Ubiquitous Wi-Fi is years away, but several companies are betting enough people have wireless routers or use public hot spots to support a handheld Wi-Fi device that doesn't double as a cell phone. Nokia's handheld is pricey, but it's the first I've tried that would make me think of leaving the laptop behind. The N810 has a 400-megahertz processor with 128 megabytes of RAM and runs on a version of the Linux operating system. It includes 2 gigabytes of internal storage, expandable to 8 gigabytes or more through a miniSD port. With a 4.13-inch widescreen LCD and 800-by-480-pixel resolution, the N810 beautifully displays pictures and videos. It has a slide-out backlit keyboard that's a bit cramped. The N810 uses Google Talk, Jabber, SIP and Skype for instant messaging, but there's no out-of-the-box support for AOL Instant Messenger or Yahoo Messenger. The device includes a VGA camera for video conferencing and customizable widgets for Google searches and Internet radio. It has a global positioning receiver, but directions through WayFinder cost $120 for a three-year contract.
Dirk Lammers, Associated Press
Harvey Birdman: Attorney at Law
Price: $29.99 to $39.99
Company: Capcom USA
Platforms: Nintendo Wii, PlayStation2, Sony PSP
Rating: T (teen)
Fans of Harvey Birdman: Attorney at Law, Cartoon Network's cult Adult Swim animated series that ended its run last summer, might get a few chuckles from a new game based on the show. Much of the voice cast, about a litigating superhero in a bird costume, returns, and there are new jokes and animation. It's basically animated scenes mixed with menus in which the player must gather evidence, interview witnesses and present items in court as double entendres fly and the cases wrap up in a quick, warped manner. Trial and error can get you through most of the game. And the five very short cases go by far too quickly and aren't great stories to begin with. But the animation is crisp and the anything-goes spirit of the show is intact. It's a solid weekend rental for fans, but not worth the price to buy, especially for those who don't miss the series.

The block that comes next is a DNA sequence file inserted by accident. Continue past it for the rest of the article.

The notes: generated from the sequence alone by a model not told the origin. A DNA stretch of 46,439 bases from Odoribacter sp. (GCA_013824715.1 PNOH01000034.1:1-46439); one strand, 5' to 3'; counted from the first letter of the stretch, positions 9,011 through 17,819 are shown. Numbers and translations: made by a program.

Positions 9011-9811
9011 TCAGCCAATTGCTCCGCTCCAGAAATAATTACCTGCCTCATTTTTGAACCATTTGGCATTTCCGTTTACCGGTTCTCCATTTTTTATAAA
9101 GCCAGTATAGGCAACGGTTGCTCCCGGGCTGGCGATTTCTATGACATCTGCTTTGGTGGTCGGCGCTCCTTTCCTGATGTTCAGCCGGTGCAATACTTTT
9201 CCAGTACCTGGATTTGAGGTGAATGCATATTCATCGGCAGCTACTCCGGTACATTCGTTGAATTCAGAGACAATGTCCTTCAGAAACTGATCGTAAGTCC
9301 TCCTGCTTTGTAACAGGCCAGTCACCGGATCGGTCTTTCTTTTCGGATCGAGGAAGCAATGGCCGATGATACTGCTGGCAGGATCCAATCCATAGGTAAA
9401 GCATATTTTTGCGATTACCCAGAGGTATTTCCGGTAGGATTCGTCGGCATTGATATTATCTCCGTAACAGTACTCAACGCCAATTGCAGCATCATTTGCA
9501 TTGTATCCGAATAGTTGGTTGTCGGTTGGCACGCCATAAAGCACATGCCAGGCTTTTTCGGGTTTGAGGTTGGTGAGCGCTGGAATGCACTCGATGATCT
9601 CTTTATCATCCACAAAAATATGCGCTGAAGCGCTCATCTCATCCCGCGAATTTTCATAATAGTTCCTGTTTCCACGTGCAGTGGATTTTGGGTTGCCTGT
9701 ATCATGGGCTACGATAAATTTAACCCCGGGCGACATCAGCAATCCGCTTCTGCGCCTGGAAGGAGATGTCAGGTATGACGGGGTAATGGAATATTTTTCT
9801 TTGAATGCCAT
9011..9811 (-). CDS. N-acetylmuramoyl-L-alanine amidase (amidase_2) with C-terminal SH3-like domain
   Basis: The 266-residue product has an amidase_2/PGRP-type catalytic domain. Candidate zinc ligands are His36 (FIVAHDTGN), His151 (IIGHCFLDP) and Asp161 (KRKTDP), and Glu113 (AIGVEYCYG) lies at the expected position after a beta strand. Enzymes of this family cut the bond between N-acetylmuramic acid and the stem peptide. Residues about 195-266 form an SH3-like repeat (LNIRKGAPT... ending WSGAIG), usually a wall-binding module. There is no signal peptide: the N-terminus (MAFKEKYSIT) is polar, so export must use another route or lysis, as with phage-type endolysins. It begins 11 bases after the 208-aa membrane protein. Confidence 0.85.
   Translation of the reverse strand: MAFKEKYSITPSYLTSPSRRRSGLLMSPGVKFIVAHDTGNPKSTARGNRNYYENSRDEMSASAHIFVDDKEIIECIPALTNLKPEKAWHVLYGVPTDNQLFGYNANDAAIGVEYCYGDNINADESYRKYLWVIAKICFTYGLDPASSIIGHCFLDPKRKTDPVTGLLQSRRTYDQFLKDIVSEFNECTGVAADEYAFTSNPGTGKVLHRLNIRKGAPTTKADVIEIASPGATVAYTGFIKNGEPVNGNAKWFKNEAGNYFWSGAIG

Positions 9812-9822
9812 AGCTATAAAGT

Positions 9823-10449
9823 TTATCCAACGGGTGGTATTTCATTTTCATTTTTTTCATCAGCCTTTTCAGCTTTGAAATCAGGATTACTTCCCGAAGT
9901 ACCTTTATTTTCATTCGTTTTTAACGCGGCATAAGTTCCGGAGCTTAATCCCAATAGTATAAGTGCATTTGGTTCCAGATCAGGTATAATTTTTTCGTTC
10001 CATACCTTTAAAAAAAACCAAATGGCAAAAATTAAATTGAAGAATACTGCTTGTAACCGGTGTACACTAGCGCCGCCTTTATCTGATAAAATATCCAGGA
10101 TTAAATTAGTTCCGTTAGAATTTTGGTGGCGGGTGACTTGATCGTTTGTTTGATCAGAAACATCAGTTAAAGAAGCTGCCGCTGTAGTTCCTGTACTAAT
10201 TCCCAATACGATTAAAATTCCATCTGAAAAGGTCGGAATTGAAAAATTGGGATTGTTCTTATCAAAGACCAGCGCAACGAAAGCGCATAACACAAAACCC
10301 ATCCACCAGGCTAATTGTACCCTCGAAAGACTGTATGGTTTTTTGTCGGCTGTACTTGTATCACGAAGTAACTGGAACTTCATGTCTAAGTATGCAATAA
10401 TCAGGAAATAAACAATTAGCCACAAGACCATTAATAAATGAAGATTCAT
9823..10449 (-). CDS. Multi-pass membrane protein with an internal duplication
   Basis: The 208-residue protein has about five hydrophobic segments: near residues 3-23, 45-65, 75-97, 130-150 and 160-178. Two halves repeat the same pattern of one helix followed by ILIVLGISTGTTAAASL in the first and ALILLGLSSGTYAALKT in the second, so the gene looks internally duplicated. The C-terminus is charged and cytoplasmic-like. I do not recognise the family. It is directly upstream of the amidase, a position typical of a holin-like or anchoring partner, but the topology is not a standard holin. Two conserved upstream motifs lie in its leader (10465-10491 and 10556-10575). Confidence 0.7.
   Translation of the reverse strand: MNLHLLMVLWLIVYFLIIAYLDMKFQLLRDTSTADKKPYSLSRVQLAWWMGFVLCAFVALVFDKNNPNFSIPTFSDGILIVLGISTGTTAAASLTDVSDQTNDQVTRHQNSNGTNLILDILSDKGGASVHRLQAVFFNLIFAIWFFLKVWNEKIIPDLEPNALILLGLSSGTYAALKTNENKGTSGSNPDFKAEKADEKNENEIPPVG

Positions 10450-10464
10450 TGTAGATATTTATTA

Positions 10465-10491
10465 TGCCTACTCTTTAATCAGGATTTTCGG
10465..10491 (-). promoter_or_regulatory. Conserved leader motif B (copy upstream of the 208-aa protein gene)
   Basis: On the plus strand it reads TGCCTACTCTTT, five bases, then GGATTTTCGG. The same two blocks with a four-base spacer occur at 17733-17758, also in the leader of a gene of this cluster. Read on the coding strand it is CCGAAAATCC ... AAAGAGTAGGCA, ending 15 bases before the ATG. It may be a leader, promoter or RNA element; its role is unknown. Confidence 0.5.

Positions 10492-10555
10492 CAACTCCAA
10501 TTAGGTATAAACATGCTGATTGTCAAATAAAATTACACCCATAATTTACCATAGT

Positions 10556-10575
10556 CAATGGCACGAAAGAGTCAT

Omar L. Gallaga, Austin American-Statesman
Everex TC2502 gPC
$199 without monitor, amazon.com
The gPC stands out from the crowd like a man wearing sandals at cocktail party - it's cheap and it's different. It's a simple desktop computer that eschews Windows in favor of Linux, the alternative operating system that's widely used by information technology professionals but has struggled for years to gain acceptance in desktops. The gPC is the first Linux computer to be sold in Wal-Mart stores (though only some of them), giving Linux another shot at the mainstream. It's designed to be easy to use and focuses on Google's Web services like Gmail and YouTube. But like some earlier Linux computers, it uncomfortably straddles two worlds: it's a low-end box for computer novices, yet considerable expertise is needed to get the most out of the software.
Peter Svensson and May Wong, Associated Press
If your PC is slow to start, you may have too many programs set to run upon startup, including ones you can't see. Remove or disable as many as you can. A good program to help you do this comes from PC Magazine and is called Startup Cop Pro 3. It costs $8 and can be found at pcmag.com/downloads.